Group of Buddhist sculptures from the upper monastery at Nutta, Peshawar District 10031112
Photographer: Serrot, M.
Medium: Photographic print
Photograph of a group of Buddhist sculptures from the upper monastery at Nutta, Peshawar district, taken by M.Serrot in 1883. This is one of a series of photographs taken for H.H. Cole at Mardan by Serrot. Cole described this image, "No. 1 [top right] is a niche, or chapel, representing a seated Buddha and two attendants in the upper part, the worship of Buddha''s head dress and hair in the centre, and a standing Buddha with six attendants in the lower panel. Nos. 2, 3, 4, & 5 are fragments of a circular frieze, and chiefly remarkable for the ease and grace in the pose and drapery of the figures."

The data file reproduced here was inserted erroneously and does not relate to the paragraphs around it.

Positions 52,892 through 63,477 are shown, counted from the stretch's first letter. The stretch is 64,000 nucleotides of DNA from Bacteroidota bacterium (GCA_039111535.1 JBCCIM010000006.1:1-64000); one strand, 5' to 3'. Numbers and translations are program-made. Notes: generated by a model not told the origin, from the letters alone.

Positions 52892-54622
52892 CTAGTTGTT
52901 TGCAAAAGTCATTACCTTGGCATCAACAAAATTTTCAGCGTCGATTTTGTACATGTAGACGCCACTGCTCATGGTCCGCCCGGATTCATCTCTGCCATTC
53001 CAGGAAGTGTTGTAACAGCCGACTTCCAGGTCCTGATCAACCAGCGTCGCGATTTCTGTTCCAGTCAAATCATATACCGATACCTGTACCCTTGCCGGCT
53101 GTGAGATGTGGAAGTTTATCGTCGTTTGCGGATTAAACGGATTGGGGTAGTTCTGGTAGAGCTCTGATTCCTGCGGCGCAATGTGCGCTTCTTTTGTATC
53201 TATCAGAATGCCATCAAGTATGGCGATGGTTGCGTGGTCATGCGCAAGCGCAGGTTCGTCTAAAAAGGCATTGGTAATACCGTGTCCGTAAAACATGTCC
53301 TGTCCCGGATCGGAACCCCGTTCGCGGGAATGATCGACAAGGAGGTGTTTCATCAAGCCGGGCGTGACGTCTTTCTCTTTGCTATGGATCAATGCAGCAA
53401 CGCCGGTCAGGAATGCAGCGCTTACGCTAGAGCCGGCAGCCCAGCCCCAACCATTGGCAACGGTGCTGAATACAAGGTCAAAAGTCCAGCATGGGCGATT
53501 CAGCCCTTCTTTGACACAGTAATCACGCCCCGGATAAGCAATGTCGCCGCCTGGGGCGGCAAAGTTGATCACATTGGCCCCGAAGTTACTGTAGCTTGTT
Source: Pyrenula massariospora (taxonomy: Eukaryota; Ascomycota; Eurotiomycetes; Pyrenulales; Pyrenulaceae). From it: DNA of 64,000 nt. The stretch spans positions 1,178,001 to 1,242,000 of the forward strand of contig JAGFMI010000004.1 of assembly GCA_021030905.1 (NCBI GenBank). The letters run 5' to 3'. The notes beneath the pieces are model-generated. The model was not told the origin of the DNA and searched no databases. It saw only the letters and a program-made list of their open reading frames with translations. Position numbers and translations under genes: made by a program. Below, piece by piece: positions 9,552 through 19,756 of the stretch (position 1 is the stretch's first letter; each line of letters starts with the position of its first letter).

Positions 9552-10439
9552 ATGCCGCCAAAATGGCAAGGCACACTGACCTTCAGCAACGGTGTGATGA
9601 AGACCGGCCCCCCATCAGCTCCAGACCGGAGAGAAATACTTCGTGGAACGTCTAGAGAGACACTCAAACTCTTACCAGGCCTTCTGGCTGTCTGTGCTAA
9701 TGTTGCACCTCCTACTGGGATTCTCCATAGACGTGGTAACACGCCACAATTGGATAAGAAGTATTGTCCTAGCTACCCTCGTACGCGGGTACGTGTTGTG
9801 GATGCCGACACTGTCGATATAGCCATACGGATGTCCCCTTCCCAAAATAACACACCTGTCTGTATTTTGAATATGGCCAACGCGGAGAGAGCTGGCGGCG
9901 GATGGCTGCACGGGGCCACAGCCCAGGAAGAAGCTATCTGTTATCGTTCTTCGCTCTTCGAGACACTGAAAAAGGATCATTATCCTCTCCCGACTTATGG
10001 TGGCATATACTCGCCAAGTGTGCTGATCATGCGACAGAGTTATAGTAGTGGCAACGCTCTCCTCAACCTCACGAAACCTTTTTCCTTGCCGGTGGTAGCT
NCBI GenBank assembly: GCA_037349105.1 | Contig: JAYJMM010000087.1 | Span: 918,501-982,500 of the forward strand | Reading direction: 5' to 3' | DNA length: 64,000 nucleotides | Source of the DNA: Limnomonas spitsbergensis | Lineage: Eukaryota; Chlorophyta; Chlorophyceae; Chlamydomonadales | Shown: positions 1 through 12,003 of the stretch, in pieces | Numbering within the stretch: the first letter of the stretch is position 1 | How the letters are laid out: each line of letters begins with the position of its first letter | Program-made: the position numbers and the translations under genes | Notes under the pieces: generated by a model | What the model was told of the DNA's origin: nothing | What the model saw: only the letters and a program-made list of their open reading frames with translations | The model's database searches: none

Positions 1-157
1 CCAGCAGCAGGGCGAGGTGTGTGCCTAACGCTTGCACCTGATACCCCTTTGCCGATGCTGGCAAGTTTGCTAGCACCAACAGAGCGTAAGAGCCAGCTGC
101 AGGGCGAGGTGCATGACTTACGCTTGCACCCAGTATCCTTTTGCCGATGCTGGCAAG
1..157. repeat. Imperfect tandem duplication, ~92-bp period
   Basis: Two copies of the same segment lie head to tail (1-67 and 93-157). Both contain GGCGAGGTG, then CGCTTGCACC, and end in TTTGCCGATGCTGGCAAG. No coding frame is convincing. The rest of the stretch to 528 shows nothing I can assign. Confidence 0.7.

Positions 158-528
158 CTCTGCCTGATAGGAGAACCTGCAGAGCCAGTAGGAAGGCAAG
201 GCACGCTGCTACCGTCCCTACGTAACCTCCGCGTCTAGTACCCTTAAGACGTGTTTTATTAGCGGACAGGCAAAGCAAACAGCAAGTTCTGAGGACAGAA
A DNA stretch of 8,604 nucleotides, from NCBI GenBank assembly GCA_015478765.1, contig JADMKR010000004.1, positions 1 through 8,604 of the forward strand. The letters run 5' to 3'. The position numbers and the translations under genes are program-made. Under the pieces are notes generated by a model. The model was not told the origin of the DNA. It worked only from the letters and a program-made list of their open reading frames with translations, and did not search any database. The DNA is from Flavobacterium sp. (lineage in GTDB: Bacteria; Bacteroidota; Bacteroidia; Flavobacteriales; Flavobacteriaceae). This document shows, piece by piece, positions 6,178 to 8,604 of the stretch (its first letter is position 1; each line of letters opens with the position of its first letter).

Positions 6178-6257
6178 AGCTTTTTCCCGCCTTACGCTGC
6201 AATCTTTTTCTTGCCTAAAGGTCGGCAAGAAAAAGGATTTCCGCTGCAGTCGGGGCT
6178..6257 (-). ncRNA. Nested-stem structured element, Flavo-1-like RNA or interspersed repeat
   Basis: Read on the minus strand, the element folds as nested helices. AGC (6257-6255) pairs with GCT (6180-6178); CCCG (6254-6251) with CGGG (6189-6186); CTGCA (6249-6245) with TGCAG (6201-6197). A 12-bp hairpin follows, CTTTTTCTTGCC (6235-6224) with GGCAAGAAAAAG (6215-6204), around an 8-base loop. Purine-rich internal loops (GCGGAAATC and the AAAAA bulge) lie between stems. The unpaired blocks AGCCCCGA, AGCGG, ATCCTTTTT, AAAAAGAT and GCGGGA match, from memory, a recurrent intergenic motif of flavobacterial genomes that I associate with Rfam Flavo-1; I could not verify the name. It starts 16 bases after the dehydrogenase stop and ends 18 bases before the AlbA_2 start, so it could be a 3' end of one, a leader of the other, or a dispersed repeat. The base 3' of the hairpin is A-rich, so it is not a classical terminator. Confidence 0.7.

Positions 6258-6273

From the first and second centuries AD onwards, Peshawar district, in northern Pakistan, was becoming well known for the production of sculptures like those pictured here. Known as Gandhara, it was ruled by a dynasty of Chinese origin called the Kushans. They were Buddhists and under their influence, the religion, and the arts associated with it were allowed to flourish. The reign of the Kushan king Kanishka, is particularly well known for its artistic achievements and it was during his reign, from 78 AD, that we find the first examples of the Graeco-Roman influenced Gandharan style of sculpture. The classical influence on these sculptures can be clearly seen in the figures draped clothing, their curly hair and the naturalistic modelling of their bodies.